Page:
Once on the island, there are many options. The island is rocky and covered in sea shells around the edges, but the center of the island is forested and rises to a high point, from which there are beautiful views back to Mount Desert Island.


Once back on the mainland, we spent the rest of the day exploring the eastern coast of Mount Desert Island and the cliffs that rise above the Park Loop Road, which will be the subject of the next post.

Stay tuned!

The Important Stuff:

  • Getting there: located on Mount Desert Island off the coast of Maine
  • Fees and passes: $25/car for a 7-day pass; Interagency Annual Pass accepted
  • Camping: Blackwoods Campground ($30/night) and Seawall Campground ($22/night), reservations necessary in the summer. There are also some private campgrounds on Mount Desert Island
  • Hiking: the walk out to Bar Island takes 5-10 minutes; climbing to the top wasn’t overly challenging either
  • Other: I can’t emphasize enough how horrible the traffic was, especially on the Park Loop Road. There aren’t enough parking spaces anywhere. I’d recommend saving yourself a lot of hassle by biking the carriage roads or riding the free shuttles.

10 thoughts on “Mount Desert Island – Acadia National Park, Maine (part I)”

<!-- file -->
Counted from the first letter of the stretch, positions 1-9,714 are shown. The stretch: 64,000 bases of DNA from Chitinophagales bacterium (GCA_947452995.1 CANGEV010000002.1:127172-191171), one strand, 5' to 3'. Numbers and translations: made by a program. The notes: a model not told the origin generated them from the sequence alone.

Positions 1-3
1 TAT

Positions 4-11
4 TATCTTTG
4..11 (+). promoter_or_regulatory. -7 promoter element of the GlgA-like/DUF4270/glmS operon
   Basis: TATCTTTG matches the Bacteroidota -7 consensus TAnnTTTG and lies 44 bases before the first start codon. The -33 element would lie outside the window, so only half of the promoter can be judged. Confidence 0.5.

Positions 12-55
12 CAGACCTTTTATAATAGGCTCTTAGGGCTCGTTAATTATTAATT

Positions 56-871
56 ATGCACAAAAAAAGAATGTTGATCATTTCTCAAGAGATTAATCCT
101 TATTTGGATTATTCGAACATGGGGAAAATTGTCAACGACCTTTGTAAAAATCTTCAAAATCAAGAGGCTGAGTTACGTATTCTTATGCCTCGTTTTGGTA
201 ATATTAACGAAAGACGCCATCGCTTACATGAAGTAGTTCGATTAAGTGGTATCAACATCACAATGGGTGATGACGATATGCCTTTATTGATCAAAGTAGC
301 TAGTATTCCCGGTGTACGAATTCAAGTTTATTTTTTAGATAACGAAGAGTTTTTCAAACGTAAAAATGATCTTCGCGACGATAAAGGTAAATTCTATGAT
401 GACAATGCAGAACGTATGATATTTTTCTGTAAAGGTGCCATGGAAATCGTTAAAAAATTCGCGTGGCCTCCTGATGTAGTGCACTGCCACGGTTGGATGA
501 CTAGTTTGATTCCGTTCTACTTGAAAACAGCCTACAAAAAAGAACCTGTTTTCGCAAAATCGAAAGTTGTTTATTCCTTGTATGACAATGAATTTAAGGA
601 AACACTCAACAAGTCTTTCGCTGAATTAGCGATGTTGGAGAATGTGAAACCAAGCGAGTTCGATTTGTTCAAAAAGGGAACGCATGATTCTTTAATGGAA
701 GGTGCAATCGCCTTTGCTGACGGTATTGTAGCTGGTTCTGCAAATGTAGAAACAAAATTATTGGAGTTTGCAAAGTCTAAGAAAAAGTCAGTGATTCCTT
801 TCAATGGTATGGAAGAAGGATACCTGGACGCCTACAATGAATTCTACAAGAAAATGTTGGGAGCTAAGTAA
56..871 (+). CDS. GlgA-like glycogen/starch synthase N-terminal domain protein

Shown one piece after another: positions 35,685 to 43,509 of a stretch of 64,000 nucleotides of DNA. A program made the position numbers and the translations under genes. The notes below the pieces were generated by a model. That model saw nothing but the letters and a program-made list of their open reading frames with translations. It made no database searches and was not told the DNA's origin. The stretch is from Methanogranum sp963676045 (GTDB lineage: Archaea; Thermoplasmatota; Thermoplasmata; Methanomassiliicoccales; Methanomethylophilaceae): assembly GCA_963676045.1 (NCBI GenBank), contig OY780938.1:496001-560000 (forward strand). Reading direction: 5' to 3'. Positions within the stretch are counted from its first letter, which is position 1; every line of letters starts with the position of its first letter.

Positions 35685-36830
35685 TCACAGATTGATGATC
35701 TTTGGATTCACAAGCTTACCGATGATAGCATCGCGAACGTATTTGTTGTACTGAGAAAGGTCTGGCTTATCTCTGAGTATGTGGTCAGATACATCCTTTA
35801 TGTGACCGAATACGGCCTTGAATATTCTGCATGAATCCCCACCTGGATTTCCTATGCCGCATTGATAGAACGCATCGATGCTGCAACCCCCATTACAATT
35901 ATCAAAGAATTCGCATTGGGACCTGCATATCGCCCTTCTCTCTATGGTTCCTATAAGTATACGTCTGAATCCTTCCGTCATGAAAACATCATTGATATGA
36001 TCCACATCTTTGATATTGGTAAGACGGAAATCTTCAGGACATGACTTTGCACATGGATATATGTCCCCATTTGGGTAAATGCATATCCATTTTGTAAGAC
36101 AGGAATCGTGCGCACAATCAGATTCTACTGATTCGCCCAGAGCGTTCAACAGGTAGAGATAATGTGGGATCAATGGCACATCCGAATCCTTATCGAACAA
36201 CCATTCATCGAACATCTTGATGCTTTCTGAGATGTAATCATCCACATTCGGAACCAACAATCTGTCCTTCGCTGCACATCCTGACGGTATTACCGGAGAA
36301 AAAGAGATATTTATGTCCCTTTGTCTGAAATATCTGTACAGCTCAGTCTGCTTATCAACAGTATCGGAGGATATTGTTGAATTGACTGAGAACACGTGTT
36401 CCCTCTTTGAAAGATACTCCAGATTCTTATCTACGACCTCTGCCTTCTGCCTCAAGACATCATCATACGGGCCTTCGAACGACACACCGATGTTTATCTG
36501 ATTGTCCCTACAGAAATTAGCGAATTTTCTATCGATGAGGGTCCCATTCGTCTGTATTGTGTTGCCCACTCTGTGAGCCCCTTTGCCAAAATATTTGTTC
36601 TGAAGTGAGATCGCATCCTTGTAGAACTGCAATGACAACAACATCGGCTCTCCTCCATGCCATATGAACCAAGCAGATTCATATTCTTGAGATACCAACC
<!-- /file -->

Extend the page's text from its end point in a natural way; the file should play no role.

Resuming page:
1. I’ve never been anywhere else on the Maine coast so I can’t compare the two, but from what I’ve seen in photos, there seem to be plenty of other beautiful areas on the coast that are much less crowded (if I recall correctly, you’ve been to some of these areas, right?). Only problem is that camping in Maine is really expensive (a large part of the reason I haven’t been anywhere outside of Acadia). But I’m sure there are slightly less crowded times to visit Acadia if you do decide to head back this way. Crowds aside, we really loved it!

      Liked by 1 person

      1. Yes, I spent a few weeks making my way up the coast a few years back and I thought there were many a beautiful spot – though your photos have me thinking I missed the crown jewel. Acadia seriously looks amazing. Camping is definitely expensive; I’m pretty sure I only paid for a campground the one night my friend stayed with me (the rest of the time I slept in my car).

        Liked by 1 person